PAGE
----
We were on home turf with this stop on the Great Bear adventure, as Belsize Park is the nearest tube stop to Mr Rathbone’s pad.  His place is my second home as we alternate between his gaff and mine at the weekends.  In Simon Patterson’s great artwork, Belsize Park station is reimagined as Henry Fonda station.

Therefore, a Henry Fonda Meatball was duly presented to the Roundel

and scoffed on the platform.

These were delicious, but let’s face it, all meatballs are delicious, aren’t they?  There is just something about the shape.  Meatloaf in ball shape.  A burger in a ball shape.  I love meatballs.

“Jag älskar köttbullar” Jag = I Älskar = Love Köttbullar = Meatballs.

The recipe is in the Vincent Price Cookbook – I proposed Vincent’s Scandinavian Fruit Soup as a dessert

for a nice din-dins to accompany The Long Night (1947)

What makes these SWEDISH?  It’s the milk sauce, I guess.

Familiar from the Greta Garbo Swedish Meatballs recipe.

I really love this milky sauce with meatballs, but I love a tomato sauce with them too, and that Ottolenghi sauce with broad beans in it and…  Let’s face it, I love meatballs with any old sauce.  But Henry’s recipe is GOOD.  Not sure how it compares to the legendary IKEA meatballs, as it is a long time since I have scarfed some of those, but if you’ve never had a milky sauce with your meatballs, why not give it a whirl?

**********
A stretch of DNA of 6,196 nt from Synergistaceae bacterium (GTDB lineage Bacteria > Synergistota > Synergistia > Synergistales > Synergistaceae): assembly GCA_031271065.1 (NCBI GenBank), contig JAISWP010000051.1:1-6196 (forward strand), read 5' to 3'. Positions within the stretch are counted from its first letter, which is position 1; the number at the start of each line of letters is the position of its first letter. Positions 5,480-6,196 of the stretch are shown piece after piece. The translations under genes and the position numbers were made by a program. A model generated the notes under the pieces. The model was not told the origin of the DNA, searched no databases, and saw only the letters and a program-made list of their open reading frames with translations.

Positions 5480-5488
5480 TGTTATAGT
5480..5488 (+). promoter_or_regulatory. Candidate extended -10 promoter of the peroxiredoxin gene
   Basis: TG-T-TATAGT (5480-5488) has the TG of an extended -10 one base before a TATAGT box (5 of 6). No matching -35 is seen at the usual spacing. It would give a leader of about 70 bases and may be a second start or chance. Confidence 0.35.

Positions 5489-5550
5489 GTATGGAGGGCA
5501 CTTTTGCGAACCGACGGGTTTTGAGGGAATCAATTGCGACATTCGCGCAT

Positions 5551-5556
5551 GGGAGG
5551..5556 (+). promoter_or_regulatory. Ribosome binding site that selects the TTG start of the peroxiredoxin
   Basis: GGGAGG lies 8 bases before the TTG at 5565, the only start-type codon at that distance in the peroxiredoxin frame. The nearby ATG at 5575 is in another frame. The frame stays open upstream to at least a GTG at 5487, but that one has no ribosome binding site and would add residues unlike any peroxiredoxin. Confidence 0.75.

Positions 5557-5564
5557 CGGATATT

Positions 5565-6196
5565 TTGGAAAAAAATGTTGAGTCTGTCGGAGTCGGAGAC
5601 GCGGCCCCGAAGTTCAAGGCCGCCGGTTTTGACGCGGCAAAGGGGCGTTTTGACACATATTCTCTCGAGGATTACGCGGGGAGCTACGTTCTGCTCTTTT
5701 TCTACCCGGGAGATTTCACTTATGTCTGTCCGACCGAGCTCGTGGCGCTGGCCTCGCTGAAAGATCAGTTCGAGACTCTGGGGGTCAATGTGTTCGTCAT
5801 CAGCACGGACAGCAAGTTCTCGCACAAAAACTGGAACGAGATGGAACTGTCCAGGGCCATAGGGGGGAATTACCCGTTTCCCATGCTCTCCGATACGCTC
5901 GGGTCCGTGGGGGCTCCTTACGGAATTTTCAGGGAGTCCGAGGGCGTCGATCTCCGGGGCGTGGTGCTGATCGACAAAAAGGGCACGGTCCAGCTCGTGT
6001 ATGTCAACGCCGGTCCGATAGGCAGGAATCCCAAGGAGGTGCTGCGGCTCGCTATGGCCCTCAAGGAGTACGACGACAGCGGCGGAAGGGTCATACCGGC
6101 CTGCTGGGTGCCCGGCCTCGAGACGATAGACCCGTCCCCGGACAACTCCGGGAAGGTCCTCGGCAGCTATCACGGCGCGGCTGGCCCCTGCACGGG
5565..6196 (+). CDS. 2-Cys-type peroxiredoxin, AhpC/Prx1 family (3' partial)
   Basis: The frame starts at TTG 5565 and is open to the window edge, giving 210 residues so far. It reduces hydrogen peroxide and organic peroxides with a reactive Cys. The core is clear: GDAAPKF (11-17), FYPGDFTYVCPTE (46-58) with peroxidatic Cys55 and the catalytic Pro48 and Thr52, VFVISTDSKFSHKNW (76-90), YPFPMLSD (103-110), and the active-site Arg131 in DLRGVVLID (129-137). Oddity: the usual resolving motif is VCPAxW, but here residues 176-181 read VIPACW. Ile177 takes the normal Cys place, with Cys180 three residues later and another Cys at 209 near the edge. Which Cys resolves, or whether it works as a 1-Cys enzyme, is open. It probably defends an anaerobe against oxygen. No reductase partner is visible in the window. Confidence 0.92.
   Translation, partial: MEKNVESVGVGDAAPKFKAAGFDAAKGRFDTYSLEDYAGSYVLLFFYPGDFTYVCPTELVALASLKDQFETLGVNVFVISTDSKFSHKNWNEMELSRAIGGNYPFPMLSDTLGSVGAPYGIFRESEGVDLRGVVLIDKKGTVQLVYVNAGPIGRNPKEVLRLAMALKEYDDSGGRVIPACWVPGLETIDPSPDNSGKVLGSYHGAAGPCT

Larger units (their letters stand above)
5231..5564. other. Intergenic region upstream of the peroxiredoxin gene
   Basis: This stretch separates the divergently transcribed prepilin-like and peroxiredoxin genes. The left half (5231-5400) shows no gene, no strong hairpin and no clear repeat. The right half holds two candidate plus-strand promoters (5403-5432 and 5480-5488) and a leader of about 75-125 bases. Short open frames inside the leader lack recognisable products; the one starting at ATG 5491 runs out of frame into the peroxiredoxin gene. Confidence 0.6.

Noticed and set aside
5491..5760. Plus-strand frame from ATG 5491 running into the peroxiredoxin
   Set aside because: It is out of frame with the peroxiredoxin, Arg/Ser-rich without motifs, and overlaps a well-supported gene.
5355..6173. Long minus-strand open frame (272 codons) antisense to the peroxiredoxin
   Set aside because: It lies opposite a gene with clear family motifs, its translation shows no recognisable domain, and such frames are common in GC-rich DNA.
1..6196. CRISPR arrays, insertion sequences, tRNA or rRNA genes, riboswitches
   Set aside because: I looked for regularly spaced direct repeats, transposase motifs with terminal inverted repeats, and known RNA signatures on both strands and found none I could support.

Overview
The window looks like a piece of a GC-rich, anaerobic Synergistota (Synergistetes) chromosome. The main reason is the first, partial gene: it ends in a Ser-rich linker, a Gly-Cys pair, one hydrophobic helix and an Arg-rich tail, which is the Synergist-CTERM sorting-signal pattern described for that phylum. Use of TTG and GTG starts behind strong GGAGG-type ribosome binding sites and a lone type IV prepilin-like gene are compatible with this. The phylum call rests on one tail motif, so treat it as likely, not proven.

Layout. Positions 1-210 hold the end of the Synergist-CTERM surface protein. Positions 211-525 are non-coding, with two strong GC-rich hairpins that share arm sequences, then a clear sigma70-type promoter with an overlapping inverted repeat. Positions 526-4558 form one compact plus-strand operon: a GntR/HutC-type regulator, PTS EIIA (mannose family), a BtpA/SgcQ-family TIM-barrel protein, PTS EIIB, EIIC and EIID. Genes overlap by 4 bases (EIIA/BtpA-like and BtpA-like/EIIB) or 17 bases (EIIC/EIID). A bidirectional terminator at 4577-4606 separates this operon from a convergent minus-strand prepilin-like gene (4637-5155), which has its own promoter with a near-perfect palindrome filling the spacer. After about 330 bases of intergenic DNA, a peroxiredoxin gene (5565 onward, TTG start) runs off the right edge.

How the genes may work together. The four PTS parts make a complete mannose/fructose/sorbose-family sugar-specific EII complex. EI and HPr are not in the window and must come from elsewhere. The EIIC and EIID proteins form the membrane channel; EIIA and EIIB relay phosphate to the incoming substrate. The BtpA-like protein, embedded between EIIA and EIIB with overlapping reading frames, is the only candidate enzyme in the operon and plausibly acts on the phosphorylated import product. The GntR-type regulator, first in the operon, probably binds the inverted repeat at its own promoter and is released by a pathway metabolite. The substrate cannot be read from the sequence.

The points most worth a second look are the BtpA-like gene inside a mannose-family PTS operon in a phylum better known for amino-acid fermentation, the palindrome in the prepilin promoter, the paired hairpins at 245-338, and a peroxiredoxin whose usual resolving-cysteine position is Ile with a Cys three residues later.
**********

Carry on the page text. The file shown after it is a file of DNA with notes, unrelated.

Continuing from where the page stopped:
No photos of Mr R on the platform sampling a meatball, nor of me posing around the station entrance (I usually have both of these), but I have a feeling we didn’t get OUT of Belsize Park station after mucking around on the platform, we proceeded directly to the pub.  The King William in Hampstead, where I posed with Dusty…

and took a photo of my favourite pub loo picture.

Mr Rathbone’s Station Factoids

Opened in June 1907, the station’s functional but handsome exterior (the ox-blood tiles and arched windows are typical of Leslie Green’s station designs of the period), has changed little in the last century although the lifts and ticket barriers inside have undergone a complete overhaul in recent times.
In common with six other Northern Line stations, Belsize Park also hides a deep level air-raid shelter completed in 1942 and subsequently used for archival storage. A hundred yards or so left of the station itself, the junction of Haverstock Hill and Downside Crescent is dominated by a distinctive white circular building.

This served as the entrance to a shaft leading down to two parallel tunnels with a combined capacity of up to 8000 people, although only one was ever used as an actual shelter.
Considering the strange, almost space age appearance of this and the other Northern Line shelters, it will probably come as no surprise that some of them have been utilised by classic sci-fi TV series’ over the years; Doctor Who, Blake’s 7 and Survivors among them.
And when my wife arranged an exclusive private tour of the building for me in our early dating days, we were amazed to stumble upon this incredible device, at that time seemingly in full working order. It’s a Mercury Arc Rectifier Substation – but of course you all knew that already!


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